Gov’t uses its soft diplomacy skills to woo Unesco

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Gov’t uses its soft diplomacy skills to woo Unesco

Amid continued tension with Japan, the South Korean government has employed its soft power diplomacy skills to put pressure on Tokyo through Unesco, targeting areas of historical disagreement between the two nations.

Irina Bokova, Unesco’s director general, concluded a four-day visit to Korea this week to celebrate the 60th anniversary of the Korea National Commission for Unesco, the body that works to facilitate the organization’s goals in the country.

Bokova was presented with the Order of Diplomatic Service Merit, or the Gwanghwa Medal, in recognition of Unesco’s contributions here.

In their meetings with Bokova, Gender Equality Minister Cho Yun-sun, Foreign Affairs Minister Yun Byung-se and President Park Geun-hye conveyed Korea’s message to the Unesco chief.

In particular, they emphasized Korea’s stance on the disputes surrounding Japan’s denial of its wartime aggressions, as well as concerns over registering certain cultural items on the organization’s Intangible Culture Heritage of Humanity list.

Cho, the minister of gender equality and family, visited the Unesco headquarters in Paris last month to discuss obtaining United Nations world documentary heritage status for “comfort women,” the women and girls who were forcibly recruited by the Japanese military as sex slaves during World War II.

Korea, in cooperation with China, Taiwan and other Asian countries, plans on registering “comfort women” in the Unesco Memory of the World Register.

Cho noted that the recent U.S. spending bill passed by the House of Representatives and signed by President Barack Obama includes an unprecedented provision calling on the Japanese government to address the comfort women issue.

She also stressed that it was not merely a conflict among several nations, but a universal human rights issue that concerned “sexual violence against women and children during wartime.”

Bokova claimed that she was not aware of the situation beyond what had been reported by the media and promised to pay close attention to the issue in the future.

Cho presented her with a traditional Korean patchwork scarf at the end of the meeting as an expression of gratitude.

President Park, meanwhile, met with Bokova on Tuesday at the Blue House in Seoul and agreed upon closer cooperation in preparation for Unesco’s 2015 World Conference on Education in Incheon and the Seventh World Water Forum in Daegu. The two previously met during Park’s state visit to France in November.

The president also mentioned that Korea was interested in including haenyeo, the female divers of Jeju, and pungmul-nori, a traditional folk music tradition that includes singing, dancing and drumming, on Unesco’s list of the Intangible Cultural Heritage of Humanity.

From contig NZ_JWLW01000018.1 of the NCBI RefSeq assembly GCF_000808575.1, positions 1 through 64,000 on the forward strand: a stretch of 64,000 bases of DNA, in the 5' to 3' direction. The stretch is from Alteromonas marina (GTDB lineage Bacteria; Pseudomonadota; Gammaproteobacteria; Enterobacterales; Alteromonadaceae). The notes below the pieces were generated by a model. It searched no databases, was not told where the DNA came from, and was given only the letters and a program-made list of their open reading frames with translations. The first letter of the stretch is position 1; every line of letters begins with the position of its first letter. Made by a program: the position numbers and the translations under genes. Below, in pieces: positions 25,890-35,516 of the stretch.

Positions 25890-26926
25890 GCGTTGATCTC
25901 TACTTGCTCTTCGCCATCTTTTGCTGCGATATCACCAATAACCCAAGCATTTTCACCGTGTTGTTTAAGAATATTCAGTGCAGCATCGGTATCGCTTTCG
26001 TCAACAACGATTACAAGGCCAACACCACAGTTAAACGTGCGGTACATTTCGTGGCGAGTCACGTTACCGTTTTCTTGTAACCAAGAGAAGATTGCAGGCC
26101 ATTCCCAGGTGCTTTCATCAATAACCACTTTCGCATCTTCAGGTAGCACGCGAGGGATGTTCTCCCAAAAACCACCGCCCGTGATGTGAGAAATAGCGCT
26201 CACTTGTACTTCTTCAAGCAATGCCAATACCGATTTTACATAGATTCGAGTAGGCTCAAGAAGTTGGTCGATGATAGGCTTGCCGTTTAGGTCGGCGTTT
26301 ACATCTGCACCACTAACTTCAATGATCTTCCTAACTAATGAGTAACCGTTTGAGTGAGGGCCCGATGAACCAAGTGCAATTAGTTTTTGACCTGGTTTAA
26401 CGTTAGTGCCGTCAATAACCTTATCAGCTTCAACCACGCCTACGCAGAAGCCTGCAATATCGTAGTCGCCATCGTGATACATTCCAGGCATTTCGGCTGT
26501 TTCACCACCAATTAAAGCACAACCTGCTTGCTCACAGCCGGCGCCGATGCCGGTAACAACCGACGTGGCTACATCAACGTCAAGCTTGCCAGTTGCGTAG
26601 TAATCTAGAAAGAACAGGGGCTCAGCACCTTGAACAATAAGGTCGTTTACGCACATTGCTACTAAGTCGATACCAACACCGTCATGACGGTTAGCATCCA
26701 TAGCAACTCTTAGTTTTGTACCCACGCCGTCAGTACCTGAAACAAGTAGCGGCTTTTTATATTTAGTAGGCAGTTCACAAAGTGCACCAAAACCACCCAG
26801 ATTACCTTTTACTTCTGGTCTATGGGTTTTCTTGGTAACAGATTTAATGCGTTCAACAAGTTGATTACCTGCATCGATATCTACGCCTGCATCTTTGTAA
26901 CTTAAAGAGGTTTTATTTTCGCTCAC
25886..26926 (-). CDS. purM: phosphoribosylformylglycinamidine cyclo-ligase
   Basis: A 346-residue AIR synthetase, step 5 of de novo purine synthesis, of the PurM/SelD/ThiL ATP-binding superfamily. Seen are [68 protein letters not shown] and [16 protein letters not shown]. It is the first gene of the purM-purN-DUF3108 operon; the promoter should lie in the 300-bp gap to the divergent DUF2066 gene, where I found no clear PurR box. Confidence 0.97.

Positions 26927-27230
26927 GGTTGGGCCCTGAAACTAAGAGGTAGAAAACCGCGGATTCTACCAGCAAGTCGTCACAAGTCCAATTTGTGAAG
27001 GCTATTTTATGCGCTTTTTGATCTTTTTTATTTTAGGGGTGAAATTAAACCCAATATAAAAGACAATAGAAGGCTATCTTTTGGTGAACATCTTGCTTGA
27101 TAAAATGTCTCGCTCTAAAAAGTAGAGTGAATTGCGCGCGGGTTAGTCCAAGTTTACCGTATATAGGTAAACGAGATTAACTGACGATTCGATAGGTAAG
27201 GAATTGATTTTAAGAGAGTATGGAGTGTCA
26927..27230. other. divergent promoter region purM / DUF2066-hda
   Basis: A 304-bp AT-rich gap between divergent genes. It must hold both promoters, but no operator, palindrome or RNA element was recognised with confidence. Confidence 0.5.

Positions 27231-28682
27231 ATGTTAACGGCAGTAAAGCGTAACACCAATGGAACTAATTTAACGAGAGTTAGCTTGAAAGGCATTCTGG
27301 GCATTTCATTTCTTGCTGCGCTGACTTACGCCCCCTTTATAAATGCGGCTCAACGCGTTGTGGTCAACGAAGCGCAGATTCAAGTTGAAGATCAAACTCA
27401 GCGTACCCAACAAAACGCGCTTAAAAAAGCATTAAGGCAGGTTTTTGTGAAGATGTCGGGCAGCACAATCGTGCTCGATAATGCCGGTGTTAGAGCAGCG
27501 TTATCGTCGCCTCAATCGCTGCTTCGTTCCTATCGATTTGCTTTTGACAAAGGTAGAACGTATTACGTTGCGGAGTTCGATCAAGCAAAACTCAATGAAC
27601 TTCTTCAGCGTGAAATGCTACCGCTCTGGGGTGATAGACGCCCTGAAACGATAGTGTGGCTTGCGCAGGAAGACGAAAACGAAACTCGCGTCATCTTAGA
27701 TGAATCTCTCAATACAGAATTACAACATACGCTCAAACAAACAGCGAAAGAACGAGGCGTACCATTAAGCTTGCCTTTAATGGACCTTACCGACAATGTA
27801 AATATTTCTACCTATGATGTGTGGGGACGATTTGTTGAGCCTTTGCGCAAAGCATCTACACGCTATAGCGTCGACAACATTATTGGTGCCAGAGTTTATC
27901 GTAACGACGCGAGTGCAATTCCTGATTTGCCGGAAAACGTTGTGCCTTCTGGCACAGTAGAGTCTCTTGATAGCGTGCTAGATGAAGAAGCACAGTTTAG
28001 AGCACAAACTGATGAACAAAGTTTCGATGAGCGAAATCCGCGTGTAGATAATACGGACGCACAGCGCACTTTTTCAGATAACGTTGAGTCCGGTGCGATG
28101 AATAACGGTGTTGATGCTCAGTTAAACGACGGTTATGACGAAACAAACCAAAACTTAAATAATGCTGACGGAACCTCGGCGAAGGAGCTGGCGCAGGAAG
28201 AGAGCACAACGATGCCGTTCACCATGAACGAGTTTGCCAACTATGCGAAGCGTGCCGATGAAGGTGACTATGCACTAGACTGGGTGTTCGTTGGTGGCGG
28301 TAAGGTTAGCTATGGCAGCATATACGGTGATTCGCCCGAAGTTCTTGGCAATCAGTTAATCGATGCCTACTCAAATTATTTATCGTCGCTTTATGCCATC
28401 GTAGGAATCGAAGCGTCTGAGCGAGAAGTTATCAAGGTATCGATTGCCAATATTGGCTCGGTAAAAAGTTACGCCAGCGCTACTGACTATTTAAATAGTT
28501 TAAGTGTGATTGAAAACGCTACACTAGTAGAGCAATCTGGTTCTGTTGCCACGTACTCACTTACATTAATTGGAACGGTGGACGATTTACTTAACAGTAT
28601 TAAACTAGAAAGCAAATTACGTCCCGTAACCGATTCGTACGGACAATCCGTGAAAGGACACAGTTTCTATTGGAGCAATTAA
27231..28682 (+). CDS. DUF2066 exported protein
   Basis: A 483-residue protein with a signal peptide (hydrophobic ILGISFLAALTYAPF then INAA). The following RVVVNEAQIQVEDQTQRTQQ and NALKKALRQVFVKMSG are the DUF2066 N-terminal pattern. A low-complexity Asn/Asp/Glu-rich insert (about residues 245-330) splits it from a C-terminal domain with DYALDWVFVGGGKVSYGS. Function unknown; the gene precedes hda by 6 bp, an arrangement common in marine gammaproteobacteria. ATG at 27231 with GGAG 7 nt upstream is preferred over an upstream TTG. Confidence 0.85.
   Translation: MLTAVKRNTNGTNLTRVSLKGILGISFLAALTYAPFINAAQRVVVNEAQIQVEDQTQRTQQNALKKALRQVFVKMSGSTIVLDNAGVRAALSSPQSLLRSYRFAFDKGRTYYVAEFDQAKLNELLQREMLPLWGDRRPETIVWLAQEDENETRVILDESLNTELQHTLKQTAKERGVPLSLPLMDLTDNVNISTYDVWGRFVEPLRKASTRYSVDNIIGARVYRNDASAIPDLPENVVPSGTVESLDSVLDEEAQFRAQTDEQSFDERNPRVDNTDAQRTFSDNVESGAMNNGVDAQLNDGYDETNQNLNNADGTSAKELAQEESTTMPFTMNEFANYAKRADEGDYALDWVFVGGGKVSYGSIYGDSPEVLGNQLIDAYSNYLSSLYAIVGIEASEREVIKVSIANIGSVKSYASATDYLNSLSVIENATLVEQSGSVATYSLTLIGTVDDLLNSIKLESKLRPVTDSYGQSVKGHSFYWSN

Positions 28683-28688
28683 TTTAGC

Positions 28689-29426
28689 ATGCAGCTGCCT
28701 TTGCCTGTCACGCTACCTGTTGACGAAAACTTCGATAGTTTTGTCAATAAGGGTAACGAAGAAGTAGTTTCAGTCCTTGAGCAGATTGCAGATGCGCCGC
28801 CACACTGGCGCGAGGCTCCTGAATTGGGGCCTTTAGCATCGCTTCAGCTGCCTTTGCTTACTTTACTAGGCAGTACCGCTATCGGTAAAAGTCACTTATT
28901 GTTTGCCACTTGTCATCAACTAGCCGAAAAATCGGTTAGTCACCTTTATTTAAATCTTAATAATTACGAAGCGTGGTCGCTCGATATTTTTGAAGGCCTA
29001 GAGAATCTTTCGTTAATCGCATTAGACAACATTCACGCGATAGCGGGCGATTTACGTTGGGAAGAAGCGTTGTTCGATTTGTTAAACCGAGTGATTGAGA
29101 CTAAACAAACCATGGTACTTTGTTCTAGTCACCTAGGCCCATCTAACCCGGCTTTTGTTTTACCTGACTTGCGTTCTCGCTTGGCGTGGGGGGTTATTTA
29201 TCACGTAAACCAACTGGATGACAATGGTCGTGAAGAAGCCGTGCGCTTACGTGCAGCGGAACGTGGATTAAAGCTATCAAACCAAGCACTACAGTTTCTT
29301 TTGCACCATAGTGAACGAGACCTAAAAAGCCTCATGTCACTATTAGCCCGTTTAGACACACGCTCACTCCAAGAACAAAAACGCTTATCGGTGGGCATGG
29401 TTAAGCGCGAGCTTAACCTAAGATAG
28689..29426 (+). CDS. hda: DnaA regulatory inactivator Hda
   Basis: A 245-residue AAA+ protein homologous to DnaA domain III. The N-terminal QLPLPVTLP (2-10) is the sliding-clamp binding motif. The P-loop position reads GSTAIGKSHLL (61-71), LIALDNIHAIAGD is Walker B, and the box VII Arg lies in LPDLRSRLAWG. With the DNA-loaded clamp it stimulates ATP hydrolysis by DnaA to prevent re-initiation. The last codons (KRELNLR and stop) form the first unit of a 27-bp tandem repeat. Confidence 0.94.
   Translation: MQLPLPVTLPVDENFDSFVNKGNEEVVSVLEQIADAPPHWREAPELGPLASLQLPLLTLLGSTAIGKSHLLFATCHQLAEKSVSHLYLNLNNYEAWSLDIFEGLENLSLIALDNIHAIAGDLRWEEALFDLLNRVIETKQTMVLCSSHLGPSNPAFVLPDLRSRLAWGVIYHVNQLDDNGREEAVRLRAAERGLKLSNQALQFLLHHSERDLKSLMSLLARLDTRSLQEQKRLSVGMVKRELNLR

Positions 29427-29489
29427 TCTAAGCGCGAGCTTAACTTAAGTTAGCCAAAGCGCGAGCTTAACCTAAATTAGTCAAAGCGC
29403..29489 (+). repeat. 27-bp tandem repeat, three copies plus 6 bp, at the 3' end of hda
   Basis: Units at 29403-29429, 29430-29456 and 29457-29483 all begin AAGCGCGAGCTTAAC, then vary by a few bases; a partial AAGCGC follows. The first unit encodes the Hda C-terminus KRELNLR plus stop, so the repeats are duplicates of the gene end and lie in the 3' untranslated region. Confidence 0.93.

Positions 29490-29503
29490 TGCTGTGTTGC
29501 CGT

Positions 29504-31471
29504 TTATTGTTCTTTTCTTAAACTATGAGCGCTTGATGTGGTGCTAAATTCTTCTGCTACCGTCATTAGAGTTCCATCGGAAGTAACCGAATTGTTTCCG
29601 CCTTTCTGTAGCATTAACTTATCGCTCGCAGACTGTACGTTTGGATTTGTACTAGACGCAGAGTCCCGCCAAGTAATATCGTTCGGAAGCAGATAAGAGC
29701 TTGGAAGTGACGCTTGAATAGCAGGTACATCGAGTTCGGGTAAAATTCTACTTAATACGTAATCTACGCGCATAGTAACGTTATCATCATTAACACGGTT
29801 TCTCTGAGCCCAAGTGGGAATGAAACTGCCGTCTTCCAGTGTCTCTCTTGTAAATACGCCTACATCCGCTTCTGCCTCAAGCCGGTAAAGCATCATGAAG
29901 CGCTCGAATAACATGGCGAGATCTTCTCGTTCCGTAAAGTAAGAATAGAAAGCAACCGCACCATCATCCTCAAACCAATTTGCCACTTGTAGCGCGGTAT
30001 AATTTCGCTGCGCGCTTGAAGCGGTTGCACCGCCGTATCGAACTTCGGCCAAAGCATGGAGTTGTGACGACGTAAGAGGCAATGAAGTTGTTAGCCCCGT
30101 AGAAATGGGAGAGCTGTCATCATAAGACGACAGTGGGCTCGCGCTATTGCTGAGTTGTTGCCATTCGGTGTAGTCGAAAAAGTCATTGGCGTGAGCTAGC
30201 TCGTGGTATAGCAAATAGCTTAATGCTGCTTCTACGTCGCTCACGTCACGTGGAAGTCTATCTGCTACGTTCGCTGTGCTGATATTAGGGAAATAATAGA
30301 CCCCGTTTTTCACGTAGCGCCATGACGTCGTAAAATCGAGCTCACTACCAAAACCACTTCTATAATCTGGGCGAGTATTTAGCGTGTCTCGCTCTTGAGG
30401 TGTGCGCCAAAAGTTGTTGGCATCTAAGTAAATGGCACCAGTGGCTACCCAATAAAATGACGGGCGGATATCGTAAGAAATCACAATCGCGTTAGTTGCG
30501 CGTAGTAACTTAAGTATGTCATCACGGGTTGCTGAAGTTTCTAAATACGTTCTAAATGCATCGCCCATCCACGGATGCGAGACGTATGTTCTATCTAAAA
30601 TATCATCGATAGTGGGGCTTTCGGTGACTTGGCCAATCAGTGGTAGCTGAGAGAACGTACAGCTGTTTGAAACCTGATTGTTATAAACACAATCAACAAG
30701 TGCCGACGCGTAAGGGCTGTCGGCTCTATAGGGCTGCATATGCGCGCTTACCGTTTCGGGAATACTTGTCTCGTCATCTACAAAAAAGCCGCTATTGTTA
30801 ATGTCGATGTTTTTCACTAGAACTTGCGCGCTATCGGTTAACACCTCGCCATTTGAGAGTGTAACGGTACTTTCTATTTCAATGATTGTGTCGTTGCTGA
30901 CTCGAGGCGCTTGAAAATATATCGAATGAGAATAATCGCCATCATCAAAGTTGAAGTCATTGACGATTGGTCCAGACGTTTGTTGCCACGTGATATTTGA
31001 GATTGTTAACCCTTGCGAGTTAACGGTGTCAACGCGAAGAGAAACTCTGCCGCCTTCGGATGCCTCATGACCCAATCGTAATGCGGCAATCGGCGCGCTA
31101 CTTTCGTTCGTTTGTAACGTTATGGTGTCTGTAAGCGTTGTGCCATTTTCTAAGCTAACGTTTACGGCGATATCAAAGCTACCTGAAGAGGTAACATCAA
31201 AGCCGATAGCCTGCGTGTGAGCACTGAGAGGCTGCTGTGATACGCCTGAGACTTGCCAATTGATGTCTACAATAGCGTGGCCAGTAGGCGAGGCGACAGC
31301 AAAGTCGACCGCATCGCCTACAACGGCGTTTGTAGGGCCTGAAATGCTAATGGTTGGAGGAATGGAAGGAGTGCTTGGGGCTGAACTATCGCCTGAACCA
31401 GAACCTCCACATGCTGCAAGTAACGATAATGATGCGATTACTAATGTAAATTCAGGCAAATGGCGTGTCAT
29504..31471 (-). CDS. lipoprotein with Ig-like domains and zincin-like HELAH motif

Since 2007, Korea has pushed to put haenyeo on the Unesco list. The move was originally spearheaded by the Jeju Provincial Government.

However, Japan has also expressed an eagerness to have the ama, its equivalent of haenyeo, registered as an Intangible Culture Heritage of Humanity.

Last April, a drama about the lives of the ama aired on the Japan Broadcasting System (NHK), with 20 percent of the population tuning in.

And in September, the French newspaper Le Monde published a front-page article profiling them, which led to initial speculation that Japan was appealing to have the female divers registered - especially considering that Unesco is headquartered in Paris.

Near the end of last month, officials in eight Japanese prefectures, including Mie and Ishikawa, announced that they had formed a joint panel to promote and preserve ama diving culture, aiming to have it designated as a Unesco intangible cultural heritage.

Though Japan claims it will apply jointly for Korean and Japanese divers, Korea remains skeptical and maintains it will file separately.

There are notable differences between the haenyeo and ama diving cultures and conditions. In addition, there are nearly 5,000 Korean divers compared to just 1,500 Japanese.

The Jeju Provincial Government also announced that it will formally seek Unesco designation for the cultural practices of its female divers, pledging to prioritize the efforts for 2014. Korea plans on applying by March for a 2015 inscription.

Foreign Affairs Minister Yun Byung-se also met with Bokova on Tuesday, protesting Japan’s attempts to list the World War II industrial sites of Kyushu and Yamaguchi as Unesco World Heritage.

This “goes against the fundamental ethics” of the register and rubs salt in the wounds of the Korean people, Yun argued.

Japanese media recently reported the city of Minamikyushu plans to submit to Unesco nearly 330 letters written by Japanese kamikaze pilots, primarily from Kyushu, before they left their bases during World War II. Officials there hope they will be included in the 2015 Memory of the World Register.

“While Director-General Bokova does not have decision-making authority, discussion of such problems during official meetings reaches the international community and sends off a strong warning about Japan’s wrongdoings,” a foreign affairs official said.

Bokova, the former foreign minister of Bulgaria and the first female director-general of Unesco, was re-elected for her second term in November.

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